Do you support public financing of municipal campaigns? Please explain your position.

Housing & Affordability

Yes, I would be willing to support public financing of municipal campaigns if it could be
determined that more parity could be achieved in the amount of money spent on municipal
campaigns.

NO-It is a fundamental right for individuals to support the candidates they believe in and that includes the right to make a financial contribution. Additionally, I do not think the will is there among residents for public financing of municipal campaigns. That said, campaign finance law seems to be the wild west at this time and, now more than ever, it is up to individual candidates to be very selective when it comes to from whom they accept contributions. I am very careful to avoid conflicts of interest.

no The city can’t afford it, it’s just that simple. Now if corporations were
to donate to a dedicated fund that could be used by qualified (those making the ballot) candidates
then I would support the initiative

No, I feel that a candidate’s ability to raise funds is an important measure in an ability to be an
affective alderman.

YES.I think the current situation of aldermen taking contributions from zoning attorneys, developers
and others with business before the alderman has led to so much proven corruption and/or
influence of donator's interests outweighing those of average citizens that public financing
seems to be the best solution.

Chevette A. Valentine IVI-IPO 2015 Chicago City Council

N/A

Yes,I support efforts to reduce or eliminate the corrosive influence of money in our political system. I
would favor a small-donor match program similar to the one adopted by New York and other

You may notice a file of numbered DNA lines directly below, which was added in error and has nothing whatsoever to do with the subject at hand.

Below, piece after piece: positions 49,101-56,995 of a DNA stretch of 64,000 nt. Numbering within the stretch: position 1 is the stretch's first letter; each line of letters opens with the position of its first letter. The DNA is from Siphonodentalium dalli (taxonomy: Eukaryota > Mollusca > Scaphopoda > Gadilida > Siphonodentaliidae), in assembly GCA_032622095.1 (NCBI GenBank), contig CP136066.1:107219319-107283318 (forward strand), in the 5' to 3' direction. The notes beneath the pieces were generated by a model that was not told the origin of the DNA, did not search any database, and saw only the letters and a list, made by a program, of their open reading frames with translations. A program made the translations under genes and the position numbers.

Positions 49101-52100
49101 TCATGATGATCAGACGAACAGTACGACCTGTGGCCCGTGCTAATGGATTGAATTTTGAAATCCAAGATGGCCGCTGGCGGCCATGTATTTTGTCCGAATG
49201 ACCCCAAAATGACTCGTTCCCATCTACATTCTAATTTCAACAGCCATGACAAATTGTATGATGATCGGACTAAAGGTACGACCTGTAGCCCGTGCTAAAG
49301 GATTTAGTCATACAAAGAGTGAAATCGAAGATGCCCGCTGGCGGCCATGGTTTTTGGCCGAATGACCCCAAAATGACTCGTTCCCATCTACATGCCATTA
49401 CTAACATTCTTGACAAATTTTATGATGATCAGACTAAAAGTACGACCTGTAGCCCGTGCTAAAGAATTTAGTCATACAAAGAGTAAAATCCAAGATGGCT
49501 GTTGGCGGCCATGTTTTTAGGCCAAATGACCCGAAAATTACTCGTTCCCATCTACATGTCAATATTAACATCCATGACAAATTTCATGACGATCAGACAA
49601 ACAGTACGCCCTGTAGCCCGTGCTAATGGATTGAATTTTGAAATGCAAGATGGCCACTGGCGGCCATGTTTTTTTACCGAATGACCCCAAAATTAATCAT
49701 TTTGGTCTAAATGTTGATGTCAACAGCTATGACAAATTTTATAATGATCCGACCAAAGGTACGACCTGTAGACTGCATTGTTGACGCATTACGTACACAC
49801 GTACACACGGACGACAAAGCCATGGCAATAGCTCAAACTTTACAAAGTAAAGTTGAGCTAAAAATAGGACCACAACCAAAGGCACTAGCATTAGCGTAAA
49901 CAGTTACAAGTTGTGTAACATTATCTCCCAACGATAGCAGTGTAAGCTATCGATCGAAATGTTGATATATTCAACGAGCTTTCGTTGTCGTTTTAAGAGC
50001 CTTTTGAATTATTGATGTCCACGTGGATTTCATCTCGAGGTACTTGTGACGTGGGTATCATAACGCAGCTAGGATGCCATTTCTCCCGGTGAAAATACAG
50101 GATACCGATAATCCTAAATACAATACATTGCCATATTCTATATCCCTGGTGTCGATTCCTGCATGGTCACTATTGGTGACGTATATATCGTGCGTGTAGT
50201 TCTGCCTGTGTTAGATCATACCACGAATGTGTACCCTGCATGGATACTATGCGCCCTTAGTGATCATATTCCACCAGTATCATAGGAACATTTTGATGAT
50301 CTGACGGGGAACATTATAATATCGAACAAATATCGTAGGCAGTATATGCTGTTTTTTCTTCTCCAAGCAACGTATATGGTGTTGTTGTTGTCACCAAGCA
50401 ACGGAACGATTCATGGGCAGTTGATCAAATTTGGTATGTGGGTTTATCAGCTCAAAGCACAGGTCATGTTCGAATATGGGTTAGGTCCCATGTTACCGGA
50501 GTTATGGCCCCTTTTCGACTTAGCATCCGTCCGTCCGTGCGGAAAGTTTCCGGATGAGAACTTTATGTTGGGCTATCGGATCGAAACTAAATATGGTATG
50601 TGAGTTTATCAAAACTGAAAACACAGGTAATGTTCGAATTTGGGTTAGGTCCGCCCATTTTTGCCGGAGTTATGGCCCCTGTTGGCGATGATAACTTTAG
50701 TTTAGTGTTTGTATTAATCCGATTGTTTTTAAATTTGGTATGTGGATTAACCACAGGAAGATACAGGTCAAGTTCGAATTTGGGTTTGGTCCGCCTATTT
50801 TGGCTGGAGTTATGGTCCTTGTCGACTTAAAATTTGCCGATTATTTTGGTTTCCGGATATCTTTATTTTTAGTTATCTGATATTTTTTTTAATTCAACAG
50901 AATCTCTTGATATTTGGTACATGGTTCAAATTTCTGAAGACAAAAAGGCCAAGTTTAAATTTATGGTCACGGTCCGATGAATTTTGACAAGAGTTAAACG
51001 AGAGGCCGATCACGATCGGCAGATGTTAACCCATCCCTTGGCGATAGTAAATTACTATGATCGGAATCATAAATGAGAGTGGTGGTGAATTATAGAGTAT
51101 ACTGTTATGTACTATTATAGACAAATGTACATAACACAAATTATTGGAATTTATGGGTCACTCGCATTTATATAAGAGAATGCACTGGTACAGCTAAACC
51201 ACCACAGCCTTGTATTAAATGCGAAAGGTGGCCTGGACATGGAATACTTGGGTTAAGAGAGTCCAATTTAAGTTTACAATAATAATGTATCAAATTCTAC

cities.

Yes.I think the current situation of aldermen taking contributions from zoning attorneys, developers
and others with business before the alderman has led to so much proven corruption and/or
influence of donator's interests outweighing those of average citizens that public financing
seems to be the best solution

No response provided

I worked with Common Cause Illinois to place on this February’s municipal election ballot a measure that calls for public financing of municipal campaigns. Though I understand the public’s irritation at being asked to finance political campaigns, I don’t believe an alderman’s constituents are well-served if he or she spends an inordinate amount of time raising money. My answer applies to mayoral campaigns as well.

N
Public financing of municipal campaigns would allow a viable candidate without the necessary financial backing or resources to have an ability to run a competitive race without having to be indebted to special interest groups. It fosters and encourages a democratic process, voter participation end ensures liberties long fought for.

Joseph J. Moseley II IVI-IPO 2015 Chicago City Council

Yes.

YES.
I think there is far too much “big money” in politics at all levels of government. Public financing of
campaigns would give the public added assurances that their representatives are representing
only that public’s interests, and not the interests of big business or wealthy individuals.
Maintaining public trust is essential to the work we do in City Council, and I believe public
campaign funding would create a critical bulwark against cynicism.

I support a complete overhaul of the Chicago Election Board and giving them the authority to provide all necessary information to the public regarding all candidates for municipal elections, in addition to far more responsibilities to make the selection of candidates more democratice.

YES I think public financing takes away the lure of “big money” tied to
corporations or PAC’s and allows for candidates/incumbents to raise money from and dependent
on their constituents. This has the potential to eliminate corruption and allow ordinary citizens like
myself an opportunity to run for office.

YES
Ideally all candidates who collected a threshold number of petition signatures would receive public funding for their campaigns, to open up the field of possible candidates to all of those qualified rather than just those who have access to large donations. Public engagement in elections would be far more robust and candidates would be more independent in their positions. However, in a time when public treasuries are stressed to the limits, public financing of campaigns is not the most optimal way to spend public money. What I do hope to see much of, and will in this election, are ample public debates and press coverage of the race, which will overcome much of the benefit that money can bring to a race.

I believe money should not be the sole basis to determine who will serve our city on the council.